AN ARMY OF PHANTOMS
American Movies and the Making of the Cold War
By J. Hoberman, The New Press, 432 pp., $29.95
IN 1946, AN FBI informant in Hollywood warned his superiors of two productions that reeked of communistic propaganda. One was a war-vet drama that associated criticism of Russia with "anti-Semitism, Jim Crowism [and] Ku Klux Klanism." The other was a Christmas fable that featured a "demeaning" portrayal of bankers. These threats to the American way? William Wyler's The Best Years of Our Lives and Frank Capra's It's a Wonderful Life.
And so it was that at the onset of the Cold War, a movie was never just a movie. Each production was a pawn in a global struggle, enlisted and armed to penetrate the public consciousness. J. Hoberman's new book, An Army of Phantoms: American Movies and the Making of the Cold War, tells the story of that febrile period in our national life, from the end of World War II to the reelection of Dwight Eisenhower. Between those bookends were the fall of China, the H-bomb, Julius and Ethel Rosenberg, the Korean War, McCarthyism, and the rise of suburbia. But that wasn't all Americans saw. Laconic cowboys, marauding private eyes, dastardly spies, aliens from outer space, and troubled delinquents were appearing on movie screens every night. Those images and what they tell us about Americans' private yearnings and public fears are the subject of Hoberman's new book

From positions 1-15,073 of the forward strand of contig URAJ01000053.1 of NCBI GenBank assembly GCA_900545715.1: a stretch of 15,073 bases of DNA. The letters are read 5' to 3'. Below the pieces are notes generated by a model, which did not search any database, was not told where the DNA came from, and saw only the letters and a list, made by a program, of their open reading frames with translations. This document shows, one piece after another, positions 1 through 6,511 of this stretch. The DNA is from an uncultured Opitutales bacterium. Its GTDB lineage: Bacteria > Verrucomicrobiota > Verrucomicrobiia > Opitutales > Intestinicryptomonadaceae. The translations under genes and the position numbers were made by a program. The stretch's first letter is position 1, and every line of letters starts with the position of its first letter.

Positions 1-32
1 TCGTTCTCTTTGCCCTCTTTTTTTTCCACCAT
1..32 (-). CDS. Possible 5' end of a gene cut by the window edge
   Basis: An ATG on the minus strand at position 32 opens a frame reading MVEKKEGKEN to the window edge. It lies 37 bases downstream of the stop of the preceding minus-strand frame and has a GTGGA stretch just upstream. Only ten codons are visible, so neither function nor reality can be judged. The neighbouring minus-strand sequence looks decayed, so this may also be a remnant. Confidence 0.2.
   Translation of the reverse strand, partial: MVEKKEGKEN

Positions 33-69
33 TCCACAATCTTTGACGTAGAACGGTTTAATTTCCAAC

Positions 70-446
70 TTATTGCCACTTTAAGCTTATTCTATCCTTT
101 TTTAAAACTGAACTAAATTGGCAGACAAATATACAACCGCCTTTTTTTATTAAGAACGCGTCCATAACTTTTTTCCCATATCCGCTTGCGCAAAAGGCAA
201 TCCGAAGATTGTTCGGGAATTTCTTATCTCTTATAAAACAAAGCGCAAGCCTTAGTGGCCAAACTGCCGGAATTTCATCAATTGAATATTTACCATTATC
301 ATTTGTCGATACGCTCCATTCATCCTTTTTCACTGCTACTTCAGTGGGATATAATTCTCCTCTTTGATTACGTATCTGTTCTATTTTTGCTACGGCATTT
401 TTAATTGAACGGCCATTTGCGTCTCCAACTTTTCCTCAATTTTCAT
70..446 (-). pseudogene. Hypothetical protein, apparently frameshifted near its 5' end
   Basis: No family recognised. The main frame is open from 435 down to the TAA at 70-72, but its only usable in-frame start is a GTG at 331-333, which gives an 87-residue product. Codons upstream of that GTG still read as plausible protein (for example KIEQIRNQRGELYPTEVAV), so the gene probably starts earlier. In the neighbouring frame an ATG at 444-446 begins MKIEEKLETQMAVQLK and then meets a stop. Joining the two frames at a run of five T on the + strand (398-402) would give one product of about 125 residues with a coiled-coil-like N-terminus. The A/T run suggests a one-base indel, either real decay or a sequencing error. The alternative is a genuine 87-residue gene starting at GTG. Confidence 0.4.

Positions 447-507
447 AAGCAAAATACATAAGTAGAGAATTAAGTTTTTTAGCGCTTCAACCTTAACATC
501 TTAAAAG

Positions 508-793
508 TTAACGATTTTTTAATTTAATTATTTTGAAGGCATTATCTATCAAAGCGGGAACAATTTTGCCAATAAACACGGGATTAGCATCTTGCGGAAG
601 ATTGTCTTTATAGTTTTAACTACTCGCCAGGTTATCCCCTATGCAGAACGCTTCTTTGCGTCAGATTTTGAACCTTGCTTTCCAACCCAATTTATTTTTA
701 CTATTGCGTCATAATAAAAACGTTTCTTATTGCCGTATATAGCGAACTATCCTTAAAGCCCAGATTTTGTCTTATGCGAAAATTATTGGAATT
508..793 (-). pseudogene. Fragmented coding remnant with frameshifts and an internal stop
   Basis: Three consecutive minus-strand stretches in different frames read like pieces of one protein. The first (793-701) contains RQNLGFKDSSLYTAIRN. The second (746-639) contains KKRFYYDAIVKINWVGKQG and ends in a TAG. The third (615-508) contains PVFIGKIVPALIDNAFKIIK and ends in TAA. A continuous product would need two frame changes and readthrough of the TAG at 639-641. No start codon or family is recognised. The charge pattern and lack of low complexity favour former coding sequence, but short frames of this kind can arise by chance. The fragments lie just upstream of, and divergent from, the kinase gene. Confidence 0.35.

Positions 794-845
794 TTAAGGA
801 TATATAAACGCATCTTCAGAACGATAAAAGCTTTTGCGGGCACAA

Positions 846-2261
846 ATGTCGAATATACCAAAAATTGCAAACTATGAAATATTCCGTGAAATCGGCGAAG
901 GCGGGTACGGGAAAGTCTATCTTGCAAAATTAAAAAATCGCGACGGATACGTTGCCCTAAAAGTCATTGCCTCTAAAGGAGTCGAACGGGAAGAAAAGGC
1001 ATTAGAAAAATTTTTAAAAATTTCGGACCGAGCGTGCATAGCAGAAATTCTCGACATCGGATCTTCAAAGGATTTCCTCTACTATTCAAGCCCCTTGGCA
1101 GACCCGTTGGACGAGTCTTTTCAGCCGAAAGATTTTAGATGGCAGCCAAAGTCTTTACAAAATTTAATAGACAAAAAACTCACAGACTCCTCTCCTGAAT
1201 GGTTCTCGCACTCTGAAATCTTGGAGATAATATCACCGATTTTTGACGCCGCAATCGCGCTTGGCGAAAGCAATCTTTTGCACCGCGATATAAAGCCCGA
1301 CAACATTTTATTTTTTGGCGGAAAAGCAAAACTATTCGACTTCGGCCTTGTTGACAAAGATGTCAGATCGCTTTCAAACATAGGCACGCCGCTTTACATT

"If one movie is a manufactured fantasy," Hoberman writes, a decade's worth is a "stream of consciousness that insinuates itself into a shared national narrative." As film critic for the Village Voice since the 1980s, Hoberman has been our finest interpreter of that stream of consciousness. In The Dream Life: Movies, Media, and the Mythology of the Sixties (2003), to which An Army of Phantoms serves as a prequel, Hoberman wrote, "A movie is an idea that accumulates meaning as it is conceived, produced, exhibited, and reviewed" The communal experience shapes who we are: "Enthralled by a common illusion, a populace might well believe itself to be a nation."
An Army of Phantoms proceeds with the briskness (and, at times, the bombast) of a "March of Time" newsreel. Hoberman ticks off major events on the world stage and holds up the celluloid mirror. "Friday morning September 23, 1949, one day after The Red Danube opened in San Francisco," reads one typical passage, "President Harry S. Truman dropped a bomb: America's nuclear monopoly was over. The Soviet...